Maclean’s has been publishing a very nice series of articles about Perimeter Institute by Paul Wells. These include one about Jacob Barnett, a 15 year-old who is now studying in a master’s level graduate program (Perimeter Scholars International) there. Another piece, about other students in the program, is here. It discusses one somehow oddly familiar story, of a “young man with dark hair…seems too cool for school”, born in Iran, but educated in Canada, on his way to a promising career in particle theory, Nima Afkhami-Jeddi. There’s also yet another piece, with a wonderful description of the bistro at Perimeter.
In the most scientifically substantive piece, entitled Perimeter Institute and the crisis in modern physics, Wells describes PI director Neil Turok’s welcome speech this year. Here are some quotes from Turok:
Theoretical physics is at a crossroads right now…In a sense we’ve entered a very deep crisis.
You may have heard of some of these models…There’ve been grand unified models, there’ve been super-symmetric models, super-string models, loop quantum gravity models… Well, nature turns out to be simpler than all of these models.
If you ask most theorists working on particle physics, they’re in a state of confusion.
The extensions of the standard model, like grand unified theories, they were supposed to simplify it. But in fact they made it more complicated. The number of parameters in the standard model is about 18. The number in grand unified theories is typically 100. In super-symmetric theories, the minimum is 120. And as you may have heard, string theory seems to predict 10 to the power of 1,000 different possible laws of physics. It’s called the multiverse. It’s the ultimate catastrophe: that theoretical physics has led to this crazy situation where the physicists are utterly confused and seem not to have any predictions at all.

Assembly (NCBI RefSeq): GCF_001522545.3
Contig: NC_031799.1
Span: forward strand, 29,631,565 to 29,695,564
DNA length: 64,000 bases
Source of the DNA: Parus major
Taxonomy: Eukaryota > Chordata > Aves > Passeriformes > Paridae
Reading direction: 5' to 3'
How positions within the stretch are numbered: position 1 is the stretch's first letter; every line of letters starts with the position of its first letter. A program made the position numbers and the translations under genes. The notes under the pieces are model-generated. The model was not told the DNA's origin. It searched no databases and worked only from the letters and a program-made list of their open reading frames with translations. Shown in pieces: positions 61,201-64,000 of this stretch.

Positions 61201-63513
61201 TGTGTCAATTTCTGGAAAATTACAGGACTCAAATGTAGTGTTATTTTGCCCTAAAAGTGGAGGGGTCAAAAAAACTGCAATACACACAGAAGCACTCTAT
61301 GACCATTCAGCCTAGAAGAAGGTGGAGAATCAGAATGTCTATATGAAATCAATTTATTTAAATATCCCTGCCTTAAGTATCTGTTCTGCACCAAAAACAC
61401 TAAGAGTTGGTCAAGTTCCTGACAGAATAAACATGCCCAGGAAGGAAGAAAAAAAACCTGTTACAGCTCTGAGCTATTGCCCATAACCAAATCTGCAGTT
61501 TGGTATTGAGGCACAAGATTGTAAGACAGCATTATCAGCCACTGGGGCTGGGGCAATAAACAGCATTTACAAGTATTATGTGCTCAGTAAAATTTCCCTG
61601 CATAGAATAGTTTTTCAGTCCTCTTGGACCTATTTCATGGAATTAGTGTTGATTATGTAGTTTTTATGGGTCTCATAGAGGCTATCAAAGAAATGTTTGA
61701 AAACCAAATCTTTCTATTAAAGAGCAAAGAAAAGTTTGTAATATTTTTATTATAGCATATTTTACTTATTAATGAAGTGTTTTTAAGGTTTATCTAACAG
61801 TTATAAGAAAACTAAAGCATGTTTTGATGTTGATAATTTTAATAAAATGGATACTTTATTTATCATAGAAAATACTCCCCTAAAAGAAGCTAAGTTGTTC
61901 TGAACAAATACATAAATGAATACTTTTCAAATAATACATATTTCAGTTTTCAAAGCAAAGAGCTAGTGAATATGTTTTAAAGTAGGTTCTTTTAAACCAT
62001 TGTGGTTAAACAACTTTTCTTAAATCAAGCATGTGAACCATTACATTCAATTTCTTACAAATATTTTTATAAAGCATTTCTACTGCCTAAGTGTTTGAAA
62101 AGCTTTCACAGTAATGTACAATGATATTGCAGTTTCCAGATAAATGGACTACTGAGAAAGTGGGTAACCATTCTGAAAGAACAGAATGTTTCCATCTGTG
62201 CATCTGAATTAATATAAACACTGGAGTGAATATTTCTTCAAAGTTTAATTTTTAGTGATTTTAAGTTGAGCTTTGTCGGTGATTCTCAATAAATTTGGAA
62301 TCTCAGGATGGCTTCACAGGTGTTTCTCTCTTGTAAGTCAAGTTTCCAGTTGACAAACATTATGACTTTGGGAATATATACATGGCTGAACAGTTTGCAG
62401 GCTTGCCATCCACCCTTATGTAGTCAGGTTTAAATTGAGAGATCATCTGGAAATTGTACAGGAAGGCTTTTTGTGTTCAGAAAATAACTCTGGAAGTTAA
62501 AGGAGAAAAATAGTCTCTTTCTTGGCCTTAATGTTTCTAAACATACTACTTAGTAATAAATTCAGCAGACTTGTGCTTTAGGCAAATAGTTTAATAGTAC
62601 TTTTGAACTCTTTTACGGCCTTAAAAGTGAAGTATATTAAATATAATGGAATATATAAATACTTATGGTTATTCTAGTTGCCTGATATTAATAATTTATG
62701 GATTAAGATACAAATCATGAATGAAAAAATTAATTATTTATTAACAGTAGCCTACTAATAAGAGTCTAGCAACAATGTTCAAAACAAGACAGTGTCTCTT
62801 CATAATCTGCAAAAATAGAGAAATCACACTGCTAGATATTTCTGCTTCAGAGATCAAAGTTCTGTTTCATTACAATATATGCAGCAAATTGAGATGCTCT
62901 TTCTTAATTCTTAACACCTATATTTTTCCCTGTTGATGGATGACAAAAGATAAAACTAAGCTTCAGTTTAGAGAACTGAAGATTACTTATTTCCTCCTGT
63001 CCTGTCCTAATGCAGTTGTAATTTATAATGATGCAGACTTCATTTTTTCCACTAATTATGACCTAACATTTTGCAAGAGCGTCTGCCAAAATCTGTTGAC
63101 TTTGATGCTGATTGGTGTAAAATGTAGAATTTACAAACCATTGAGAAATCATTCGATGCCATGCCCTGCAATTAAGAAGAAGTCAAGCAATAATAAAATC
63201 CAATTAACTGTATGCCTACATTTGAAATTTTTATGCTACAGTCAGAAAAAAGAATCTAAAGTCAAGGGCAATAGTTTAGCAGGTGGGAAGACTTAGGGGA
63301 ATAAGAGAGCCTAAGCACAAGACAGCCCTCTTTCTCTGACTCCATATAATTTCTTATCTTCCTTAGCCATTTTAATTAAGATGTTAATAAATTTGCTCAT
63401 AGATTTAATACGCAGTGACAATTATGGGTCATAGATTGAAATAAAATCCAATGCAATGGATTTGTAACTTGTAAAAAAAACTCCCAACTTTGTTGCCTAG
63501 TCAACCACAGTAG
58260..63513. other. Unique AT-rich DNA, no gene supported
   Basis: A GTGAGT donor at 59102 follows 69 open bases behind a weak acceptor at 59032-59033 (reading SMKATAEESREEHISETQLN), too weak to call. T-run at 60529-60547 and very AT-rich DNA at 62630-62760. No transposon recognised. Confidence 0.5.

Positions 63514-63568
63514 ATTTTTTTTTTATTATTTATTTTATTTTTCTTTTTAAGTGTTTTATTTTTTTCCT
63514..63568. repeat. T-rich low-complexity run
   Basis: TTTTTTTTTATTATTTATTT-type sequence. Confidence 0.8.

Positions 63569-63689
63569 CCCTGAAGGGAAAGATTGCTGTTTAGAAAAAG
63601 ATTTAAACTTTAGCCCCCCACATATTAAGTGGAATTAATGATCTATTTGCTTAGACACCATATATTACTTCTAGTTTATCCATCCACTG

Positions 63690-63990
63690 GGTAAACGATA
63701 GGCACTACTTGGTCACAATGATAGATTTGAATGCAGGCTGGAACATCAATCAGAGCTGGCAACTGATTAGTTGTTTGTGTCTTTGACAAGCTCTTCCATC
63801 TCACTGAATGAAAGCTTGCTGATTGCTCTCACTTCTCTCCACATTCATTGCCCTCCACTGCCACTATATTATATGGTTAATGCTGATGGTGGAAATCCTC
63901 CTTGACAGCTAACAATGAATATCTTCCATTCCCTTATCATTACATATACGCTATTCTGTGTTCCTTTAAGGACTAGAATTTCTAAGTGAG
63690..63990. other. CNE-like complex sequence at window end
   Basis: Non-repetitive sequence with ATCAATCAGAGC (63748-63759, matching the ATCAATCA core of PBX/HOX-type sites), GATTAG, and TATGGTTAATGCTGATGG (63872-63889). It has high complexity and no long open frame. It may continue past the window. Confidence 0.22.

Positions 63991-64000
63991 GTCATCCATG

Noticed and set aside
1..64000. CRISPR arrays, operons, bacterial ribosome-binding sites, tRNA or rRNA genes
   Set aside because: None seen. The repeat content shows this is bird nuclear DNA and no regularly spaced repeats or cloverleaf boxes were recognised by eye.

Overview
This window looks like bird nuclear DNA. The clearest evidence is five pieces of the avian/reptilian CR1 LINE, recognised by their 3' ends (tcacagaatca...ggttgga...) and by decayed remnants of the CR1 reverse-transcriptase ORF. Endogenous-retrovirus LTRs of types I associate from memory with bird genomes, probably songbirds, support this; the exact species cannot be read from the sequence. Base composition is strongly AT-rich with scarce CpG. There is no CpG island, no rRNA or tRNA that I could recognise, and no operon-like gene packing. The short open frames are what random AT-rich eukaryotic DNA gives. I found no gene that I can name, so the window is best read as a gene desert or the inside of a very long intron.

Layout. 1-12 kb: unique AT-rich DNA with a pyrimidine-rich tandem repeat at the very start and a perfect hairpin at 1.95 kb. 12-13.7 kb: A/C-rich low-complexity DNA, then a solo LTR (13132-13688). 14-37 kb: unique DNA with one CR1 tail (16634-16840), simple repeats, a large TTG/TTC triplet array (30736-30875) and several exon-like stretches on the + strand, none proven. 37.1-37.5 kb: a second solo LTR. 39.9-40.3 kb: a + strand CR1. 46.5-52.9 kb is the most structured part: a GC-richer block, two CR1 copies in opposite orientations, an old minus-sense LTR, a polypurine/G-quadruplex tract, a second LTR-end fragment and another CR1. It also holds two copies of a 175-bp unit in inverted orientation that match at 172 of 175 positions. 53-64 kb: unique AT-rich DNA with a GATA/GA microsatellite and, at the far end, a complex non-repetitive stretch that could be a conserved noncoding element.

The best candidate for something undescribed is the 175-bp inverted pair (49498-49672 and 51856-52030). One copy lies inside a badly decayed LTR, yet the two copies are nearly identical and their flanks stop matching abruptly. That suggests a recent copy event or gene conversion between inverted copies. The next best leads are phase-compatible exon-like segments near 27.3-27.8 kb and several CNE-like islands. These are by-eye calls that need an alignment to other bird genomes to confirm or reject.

The data just fits so perfectly with Perimeter’s mission. If it had turned out to be complicated and messy — 10 new particles at CERN and all kinds of funny evidence for models of inflation and stuff in the sky — one would have to say the future of theoretical physics does look pretty messy and complicated. Perimeter would be just one of 100 such institutes.
But given that everything turned out to be very simple, yet extremely puzzling — puzzling in its simplicity — it’s just perfect for what Perimeter’s here to do. We have to get people to try to find the new principles that will explain the simplicity
Turok’s perspective on the current situation is great to hear. It’s wonderful to see this kind of admission that the evidence is now in that particle theory has been barking up the wrong tree, coupled with a vigorous position that looking for new principles is where the future lies. My only comment would be that Turok might want to think about bringing in to Perimeter more mathematicians, since if physicists are going to look for new principles, they might need some new mathematics.
For another similar take on the current state of theoretical physics as it faces up to the fact that our simplest theories of particle physics and cosmology are working all too well, see Adrian Cho’s Boxed In at Science magazine.
In the US, HEPAP was meeting last week to discuss the Snowmass workshop and the process for going forward with recommendations about the future of HEP. There was a report from the DPF Panel on the Future of High Energy Theory. It had nothing about the intellectual crisis that Turok and others see in the field, with the only crisis addressed the difficult budget situation, leading to cuts in grants. The panel recommends that theorists continue to get two full months of summer salary, and argues that “salary caps” limiting the size of these payments should not be lowered.
Update: Physics World has something about this, with the headline Perimeter Institute welcome speech reignites the string wars.